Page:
S.C. farmers might one day grow ‘poor man’s meat’ thanks to Clemson research
CLEMSON — Lentils, one of the foods sometimes called “poor man’s meat” are an excellent source of plant protein, but some Clemson University researchers are working to make lentils even more nutritious and expand their growing region into South Carolina.
Dil Thavarajah, a plant and environmental sciences associate professor; and Stephen Kresovich, Robert and Lois Coker Trustees Endowed Chair of Genetics, have received a $150,000 seed grant from the United States Department of Agriculture’s National Institute of Food and Agriculture to study how growing lentils in different locations can bolster the plants’ nutritional quality.
This research could also broaden lentil production in the United States beyond its two principal growing regions — the northern Plains, comprising Montana, North Dakota and South Dakota; and the Palouse Region, which includes eastern Washington, northern Idaho and northeastern Oregon — into the Southeast and even South Carolina.
Doctoral student Nathan Johnson came to Clemson all the way from Grand Rapids, Minnesota, so he could work with Thavarajah and Kresovich on this project. Johnson, who plans to one day be a doctor, plans to develop a lentil genetic map on prebiotics for use in helping combat obesity.
“Most doctors devote little time to the study of nutrition, yet nutrition is an essential part of human health,” Johnson said. “In studying at Clemson, not only am I learning about the nutritional benefits of pulses (crops), but I also am engaging in research that promotes more nutritious foods to combat obesity and other non-communicable diseases. Ultimately, both the knowledge I am gaining now and my future practice as a doctor will help in the effort to alleviate human suffering and promote human health.”
Lentils are pulse crops, part of the legume family harvested for their dry seeds like beans, chickpeas and field peas. They are high in protein and dietary fiber and low in fat. Lentils also are packed with folate, iron, phosphorus, potassium, selenium and manganese.
“We have found lentils grown in the United States provide 15 grams to 20 grams of prebiotic carbohydrates for every one-half cup serving,” Thavarajah said. “Lentils are an excellent source of prebiotics. A diet rich in prebiotic fiber and low in calories is important in combating obesity by changing gut (digestive) health.”
Prebiotics are specialized plant fibers that act as fertilizers to stimulate the growth of healthy bacteria in the human gut. These fibers are found in many fruits and vegetables, especially those that contain complex carbohydrates. Probiotics are different in that they contain live organisms, usually specific bacteria that directly add to the population of healthy microbes in the human gut. Probiotics are not addressed in this study.
“This study directly addresses plant breeding for agricultural production,” Thavarajah said. “The development and selection of nutritionally superior lentils will bring significant nutritional, economical and agricultural sustainability benefits to America.”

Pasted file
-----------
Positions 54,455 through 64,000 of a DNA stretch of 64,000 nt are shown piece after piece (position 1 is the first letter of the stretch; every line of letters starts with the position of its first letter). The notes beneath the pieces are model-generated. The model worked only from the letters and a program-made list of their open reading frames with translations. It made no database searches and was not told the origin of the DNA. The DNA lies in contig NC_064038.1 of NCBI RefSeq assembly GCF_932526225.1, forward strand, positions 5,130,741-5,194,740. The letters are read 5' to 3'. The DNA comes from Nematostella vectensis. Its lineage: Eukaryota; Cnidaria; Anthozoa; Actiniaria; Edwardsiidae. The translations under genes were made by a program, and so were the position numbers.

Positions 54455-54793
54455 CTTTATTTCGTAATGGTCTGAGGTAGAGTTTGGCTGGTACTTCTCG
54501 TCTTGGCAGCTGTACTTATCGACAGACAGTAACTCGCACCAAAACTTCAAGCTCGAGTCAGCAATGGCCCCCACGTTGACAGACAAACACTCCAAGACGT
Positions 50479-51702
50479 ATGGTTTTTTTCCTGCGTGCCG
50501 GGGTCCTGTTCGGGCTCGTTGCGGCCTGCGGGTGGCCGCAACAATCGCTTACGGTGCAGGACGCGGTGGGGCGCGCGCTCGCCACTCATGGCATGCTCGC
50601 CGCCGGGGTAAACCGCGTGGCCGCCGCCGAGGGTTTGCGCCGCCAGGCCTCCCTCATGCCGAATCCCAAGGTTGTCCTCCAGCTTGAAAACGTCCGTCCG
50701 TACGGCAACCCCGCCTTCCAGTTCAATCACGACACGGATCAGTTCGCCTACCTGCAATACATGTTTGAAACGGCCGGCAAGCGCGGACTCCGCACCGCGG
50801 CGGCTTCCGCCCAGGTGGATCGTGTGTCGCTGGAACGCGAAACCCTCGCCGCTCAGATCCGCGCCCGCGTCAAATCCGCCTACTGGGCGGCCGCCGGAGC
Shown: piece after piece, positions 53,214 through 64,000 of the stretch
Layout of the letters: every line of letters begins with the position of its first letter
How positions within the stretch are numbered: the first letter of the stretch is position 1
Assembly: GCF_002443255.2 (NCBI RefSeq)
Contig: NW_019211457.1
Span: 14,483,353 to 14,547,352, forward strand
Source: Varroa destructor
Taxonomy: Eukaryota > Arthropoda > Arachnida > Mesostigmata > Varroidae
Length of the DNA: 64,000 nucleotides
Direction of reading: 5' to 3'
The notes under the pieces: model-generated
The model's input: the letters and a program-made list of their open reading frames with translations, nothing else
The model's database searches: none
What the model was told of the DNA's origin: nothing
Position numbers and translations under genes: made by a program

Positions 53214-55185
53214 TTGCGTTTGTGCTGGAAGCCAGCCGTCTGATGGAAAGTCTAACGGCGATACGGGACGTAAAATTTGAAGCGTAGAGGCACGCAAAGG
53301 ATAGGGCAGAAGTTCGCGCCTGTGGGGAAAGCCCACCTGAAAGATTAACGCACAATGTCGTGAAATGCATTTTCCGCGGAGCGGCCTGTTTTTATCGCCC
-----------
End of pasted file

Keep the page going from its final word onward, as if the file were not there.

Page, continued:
Current lentil lines produce well in cool weather, May to September in current growing regions. Future lines for South Carolina would be grown from late November to early May. According to the South Carolina Department of Natural Resources state climatology office, the state’s annual average temperature varies from the mid-50s in the mountains to low 60s along the coast.
Growing pulse crop such as lentils also can benefit agricultural soil and decrease the need for fertilizers by decreasing nitrogen and water use and breaking disease and weed cycles. Rotating pulse crops with wheat, for example, can provide significant ecological benefits, such more effective nitrogen fertilizer management and nutrient supply management. This could be a big deal for the state because, as the South Carolina Department of Agriculture reports, wheat is one of the top 10 commodities grown in the state. Latest crop figures from the USDA-National Agricultural Statistics Service show 90,000 acres of wheat were planted in South Carolina in 2017.
Using this study as a foundation and with their combination of expertise, Thavarajah and Kresovich say their work could lead to new lines of research into nutrigenomics, the study of how genes and nutrients interact.
“This grant will use lentil as a model organism to generate phenotyping data,” Thavarajah said. “Future studies will use this data to understand how prebiotic carbohydrate genes enhance nutritional quality. This not only will advance the field of plant breeding but also will have a great impact on global food security.”
Phenotyping data includes information about the physical and behavioral traits of an organism; for example, size and shape, metabolic activities and patterns of movement.
This study is projected to last two years as the researchers seek to characterize the type and concentration of prebiotic carbohydrates, such as sugar alcohols and starches, to create a genetic map for growing lentils. Thavarajah’s team also will work with a USDA-Agricultural Research Services lentil breeder in Washington state and an international lentil breeder from the International Center for Agricultural Research to identify genes responsible for increases in lentil nutritional quality and productivity.
Although this project is specific to lentils, Thavarajah said methods used will be applicable to other legumes as well as cereal nutritional breeding efforts in North America, Southeast Asia and Africa.
This research is supported by the USDA-National Institutes of Food and Agriculture (USDA-NIFA) under grant number 2018-67014-27621. The content is solely the responsibility of the authors and does not necessarily represent official views of the National Institutes of Food and Agriculture.